Librarians should wear capes, too |

Librarians should wear capes, too

Most people call 911 when they’re in trouble. I went to the library instead. I was in South Jersey, and I was computer-less. An article was due, and I had no computer. Truthfully, I hadn’t written it yet that’s how much trouble I was in.

I walk up to the counter. “Yes, may I help you?” the lady asks. Mustering up my courage, I say “I was wondering if I could use one of your computers?” “Is this your card?” “No, it’s my daughter Marla Caldwell’s card, and we’re here for our grandson Jay’s, wedding. We’re from Nevada, and,” I realize I’m giving out way too much information and clam up. “May I see some ID?” the kindly lady asks, and from then on, library-magic takes over. In minutes Orllyene and I have a clutch of books, and a stack of DVDs. “Here’s your guest pass, and pin number. Choose any computer you like,” I’m told.

For five consecutive day, I shuttle between computer, and the librarians’ counter. Lily, my 3-year-old great grand-daughter, has more computer savvy than I do. When I sense I’m becoming a pest, I promise to not come in the next day if they will help me find a way to save my article to my flash drive, but they assure me I’d be welcome.

Sue (not quite sure of her name), a charming blond lady never fails to greet me with a smile. Her reply is usually, “Well let’s see what we can do,” and she stops what she’s doing, and we amble off to a computer.

It isn’t long before I meet Lisa. You’ve heard of Mother Theresa? Well Lisa is to computer users, what Mother Theresa is to the forlorn and down trodden. I never learn her exact title, but it should be Empress.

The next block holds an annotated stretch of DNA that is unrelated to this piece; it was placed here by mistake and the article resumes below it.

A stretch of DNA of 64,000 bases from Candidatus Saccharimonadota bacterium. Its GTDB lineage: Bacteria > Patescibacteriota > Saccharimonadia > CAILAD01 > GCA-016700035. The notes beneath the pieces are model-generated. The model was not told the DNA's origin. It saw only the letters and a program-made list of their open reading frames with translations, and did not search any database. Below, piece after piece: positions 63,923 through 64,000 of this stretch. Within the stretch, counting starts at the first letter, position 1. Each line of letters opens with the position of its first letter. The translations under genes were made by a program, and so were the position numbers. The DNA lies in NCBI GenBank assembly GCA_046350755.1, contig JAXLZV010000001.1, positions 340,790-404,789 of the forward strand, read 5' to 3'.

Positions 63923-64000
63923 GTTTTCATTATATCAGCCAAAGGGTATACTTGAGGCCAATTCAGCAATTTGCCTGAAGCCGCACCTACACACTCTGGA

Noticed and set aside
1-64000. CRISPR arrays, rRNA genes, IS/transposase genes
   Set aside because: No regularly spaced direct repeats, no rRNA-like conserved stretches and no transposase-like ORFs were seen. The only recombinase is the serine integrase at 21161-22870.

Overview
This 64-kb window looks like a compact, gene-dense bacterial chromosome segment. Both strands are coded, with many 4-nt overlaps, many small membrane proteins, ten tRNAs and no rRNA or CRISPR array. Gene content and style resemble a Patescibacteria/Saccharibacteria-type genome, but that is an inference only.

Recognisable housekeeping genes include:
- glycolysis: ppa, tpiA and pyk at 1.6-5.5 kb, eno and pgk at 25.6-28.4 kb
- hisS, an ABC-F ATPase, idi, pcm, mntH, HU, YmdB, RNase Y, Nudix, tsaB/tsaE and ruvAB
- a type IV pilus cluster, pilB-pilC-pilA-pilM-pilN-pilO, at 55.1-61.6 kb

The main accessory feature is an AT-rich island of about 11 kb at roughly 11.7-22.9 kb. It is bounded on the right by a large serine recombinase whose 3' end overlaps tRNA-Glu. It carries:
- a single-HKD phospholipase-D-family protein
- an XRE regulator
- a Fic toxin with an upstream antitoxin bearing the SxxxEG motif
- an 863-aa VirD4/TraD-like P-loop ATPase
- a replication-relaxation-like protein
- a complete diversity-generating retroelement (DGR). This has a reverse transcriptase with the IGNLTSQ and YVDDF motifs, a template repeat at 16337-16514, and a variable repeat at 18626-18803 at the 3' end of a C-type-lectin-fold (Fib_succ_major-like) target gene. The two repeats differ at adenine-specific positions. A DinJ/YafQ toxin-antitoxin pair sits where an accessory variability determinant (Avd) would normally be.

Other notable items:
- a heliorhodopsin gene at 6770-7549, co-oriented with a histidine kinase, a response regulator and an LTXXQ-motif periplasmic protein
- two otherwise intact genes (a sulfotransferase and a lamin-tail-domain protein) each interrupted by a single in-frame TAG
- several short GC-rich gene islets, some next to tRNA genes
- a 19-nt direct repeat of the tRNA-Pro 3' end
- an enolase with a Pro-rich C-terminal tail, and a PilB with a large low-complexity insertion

Close to crunch time, I turn on as much charm as I can muster, and cautiously approach Lisa. “I have to submit my article by email, and my home email address wont work?” “What’s your password?” she asks. Completely stunned, I reply, “I didn’t know I had one. Lisa sets her jaw; “Well, we’ll just have to get you a temporary email address.”

Two days later, I swirl into the library parking lot, bound up to the desk. It’s Lisa. “What have you done this time?” she asks. By now I realize her manner is one of endearment, and relate my latest emergency. “I just finished the choreography for ‘The Green Door,’ and I want to put it on my flash drive. But I have to download it first. Can you help me get started?” Without the slightest grimace, she prints out a guest pass, a pin number and away we go. After an hour of excruciating transcribing, I trek back to Lisa, and we print a copy of “The Green Door.”

Without the librarians of the Mays Landing Library in South Jersey, I would have been sunk. Thanks ladies. You’re knowledgeable, hospitable and most of all, patient.

Ron Walker can be reached at